VIENNA, 14 August 2012 – Growth in global production from activities relating to mining and quarrying - a sector that includes the mining of coal and the extraction of crude petroleum and natural gas – has slowed down, according to a report released by the United Nations Industrial Development Organization (UNIDO) today.
World Statistics on Mining and Utilities 2012 shows that the total world production of the mining and utility sectors slowed to a growth rate of 1.9 per cent per annum between 2005 and 2010, compared to an average annual growth of 2.7 per cent between 2000 and 2005.
In industrialized countries, output from these sectors rose at the marginal rate of 0.3 per cent per annum between 2005 and 2010, compared to 0.8 per cent over the previous five years. In developing countries, growth slowed to 3.6 per cent per annum between 2005 and 2010, compared to an average annual growth of 5.0 per cent between 2000 and 2005.
Mining and quarrying produce goods through the extraction of minerals, such as coal and iron ore, petroleum and natural gas, as well as through the quarrying of stone, sand and other materials. Utilities are products, such as electric power, natural gas and water, which are supplied to consumers via permanent infrastructure, such as lines and pipes. The mining and utilities sectors are classified as industrial activities according to United Nations recommendations for industrial statistics.
UNIDO’s World Statistics on Mining and Utilities 2012 shows that while the utilities sector continued to grow at a healthy rate thanks to an increased demand for electricity and water supplies, mining activities have only shown a modest growth rate. However, in contrast to the overall slow pace of mining activities globally, a rapid growth in mineral products was observed in a number of countries belonging to the Commonwealth of Independent States (CIS), including Azerbaijan, Kazakhstan and the Russian Federation.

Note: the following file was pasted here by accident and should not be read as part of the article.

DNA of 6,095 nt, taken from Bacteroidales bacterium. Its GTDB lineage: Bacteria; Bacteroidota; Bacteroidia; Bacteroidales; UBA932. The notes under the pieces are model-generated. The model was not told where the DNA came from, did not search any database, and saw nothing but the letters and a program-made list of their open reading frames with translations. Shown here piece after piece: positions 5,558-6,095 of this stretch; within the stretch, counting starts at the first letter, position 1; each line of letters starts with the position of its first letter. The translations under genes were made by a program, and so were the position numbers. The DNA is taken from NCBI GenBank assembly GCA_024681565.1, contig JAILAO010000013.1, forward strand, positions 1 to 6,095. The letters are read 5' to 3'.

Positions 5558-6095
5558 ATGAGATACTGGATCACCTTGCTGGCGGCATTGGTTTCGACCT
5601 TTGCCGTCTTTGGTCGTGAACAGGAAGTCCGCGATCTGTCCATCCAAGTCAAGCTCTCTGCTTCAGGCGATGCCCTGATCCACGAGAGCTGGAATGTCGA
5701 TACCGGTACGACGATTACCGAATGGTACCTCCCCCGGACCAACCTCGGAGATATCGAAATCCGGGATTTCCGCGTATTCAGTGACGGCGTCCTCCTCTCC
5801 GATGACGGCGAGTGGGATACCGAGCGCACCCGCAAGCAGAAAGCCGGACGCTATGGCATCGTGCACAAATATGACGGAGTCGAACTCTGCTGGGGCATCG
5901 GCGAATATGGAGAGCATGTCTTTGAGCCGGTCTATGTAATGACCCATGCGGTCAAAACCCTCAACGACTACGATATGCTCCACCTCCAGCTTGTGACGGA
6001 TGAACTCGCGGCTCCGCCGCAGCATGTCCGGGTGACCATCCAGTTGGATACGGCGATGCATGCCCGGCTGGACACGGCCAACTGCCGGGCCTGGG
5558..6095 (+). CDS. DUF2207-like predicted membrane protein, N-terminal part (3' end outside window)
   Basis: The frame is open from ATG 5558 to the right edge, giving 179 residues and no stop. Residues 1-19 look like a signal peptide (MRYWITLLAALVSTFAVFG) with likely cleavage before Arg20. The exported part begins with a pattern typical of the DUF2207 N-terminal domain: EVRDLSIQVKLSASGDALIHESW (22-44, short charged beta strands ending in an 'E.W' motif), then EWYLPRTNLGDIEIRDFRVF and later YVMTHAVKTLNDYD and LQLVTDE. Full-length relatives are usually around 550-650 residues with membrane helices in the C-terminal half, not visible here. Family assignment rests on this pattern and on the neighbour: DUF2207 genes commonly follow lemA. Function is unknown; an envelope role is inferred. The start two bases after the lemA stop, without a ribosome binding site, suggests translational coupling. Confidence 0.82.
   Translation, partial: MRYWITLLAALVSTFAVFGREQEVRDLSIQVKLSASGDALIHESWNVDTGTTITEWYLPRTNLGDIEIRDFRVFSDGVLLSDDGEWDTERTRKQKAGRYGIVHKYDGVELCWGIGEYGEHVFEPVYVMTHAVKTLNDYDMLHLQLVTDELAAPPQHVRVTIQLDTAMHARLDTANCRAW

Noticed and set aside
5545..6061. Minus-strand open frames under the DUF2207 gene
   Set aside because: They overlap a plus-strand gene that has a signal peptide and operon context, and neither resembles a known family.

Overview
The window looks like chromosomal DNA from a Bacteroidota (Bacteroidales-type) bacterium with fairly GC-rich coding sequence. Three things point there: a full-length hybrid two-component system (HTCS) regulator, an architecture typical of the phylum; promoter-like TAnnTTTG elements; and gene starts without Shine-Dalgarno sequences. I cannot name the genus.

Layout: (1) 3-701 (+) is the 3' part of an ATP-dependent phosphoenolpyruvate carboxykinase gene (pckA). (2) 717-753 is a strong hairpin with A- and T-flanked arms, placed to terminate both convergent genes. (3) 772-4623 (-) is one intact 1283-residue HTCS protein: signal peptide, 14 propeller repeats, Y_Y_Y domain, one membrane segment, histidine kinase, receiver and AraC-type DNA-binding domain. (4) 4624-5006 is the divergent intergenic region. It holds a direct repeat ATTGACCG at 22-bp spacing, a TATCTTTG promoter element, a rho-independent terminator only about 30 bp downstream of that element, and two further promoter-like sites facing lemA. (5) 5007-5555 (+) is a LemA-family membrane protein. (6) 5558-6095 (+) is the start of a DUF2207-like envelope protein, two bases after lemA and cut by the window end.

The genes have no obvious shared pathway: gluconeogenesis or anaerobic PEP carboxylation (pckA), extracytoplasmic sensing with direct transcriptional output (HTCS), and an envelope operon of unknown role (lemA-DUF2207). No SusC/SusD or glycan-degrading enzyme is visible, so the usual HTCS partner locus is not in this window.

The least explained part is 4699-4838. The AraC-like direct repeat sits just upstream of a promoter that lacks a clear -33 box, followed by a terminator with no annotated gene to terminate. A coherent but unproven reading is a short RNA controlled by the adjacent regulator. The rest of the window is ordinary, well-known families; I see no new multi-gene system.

Mining and quarrying are also playing a dominant role in the natural resource-based economies of Africa. In Angola, Equatorial Guinea and the Republic of the Congo, its share of GDP is more than 50 per cent. Conversely, in many traditionally oil-producing Gulf countries, the mining sector’s share of GDP is decreasing, as a result of effectively implemented industrial diversification policies.
According to UNIDO estimates, organized sectors of mining and utilities provide more than 250 million jobs worldwide. However, the precise number employed in these sectors is difficult to measure, especially in the Gulf countries, due to a large number of immigrant workers for whom data are not adequately recorded.
World Statistics on Mining and Utilities is published by UNIDO every two years. UNIDO also publishes the International Yearbook of Industrial Statistics and disseminates several statistical products online.
World Statistics on Mining and Utilities 2012 is a joint publication of UNIDO and Edward Elgar Publishing Limited. ISBN 978 178100 728 0. It can be ordered from http://www.e-elgar.com/order_main.lasso
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